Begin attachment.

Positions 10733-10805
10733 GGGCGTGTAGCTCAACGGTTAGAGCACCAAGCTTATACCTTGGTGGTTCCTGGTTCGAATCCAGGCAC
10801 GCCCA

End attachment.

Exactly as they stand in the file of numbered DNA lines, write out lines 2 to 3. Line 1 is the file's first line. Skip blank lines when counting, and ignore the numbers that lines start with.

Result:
10733 GGGCGTGTAGCTCAACGGTTAGAGCACCAAGCTTATACCTTGGTGGTTCCTGGTTCGAATCCAGGCAC
10801 GCCCA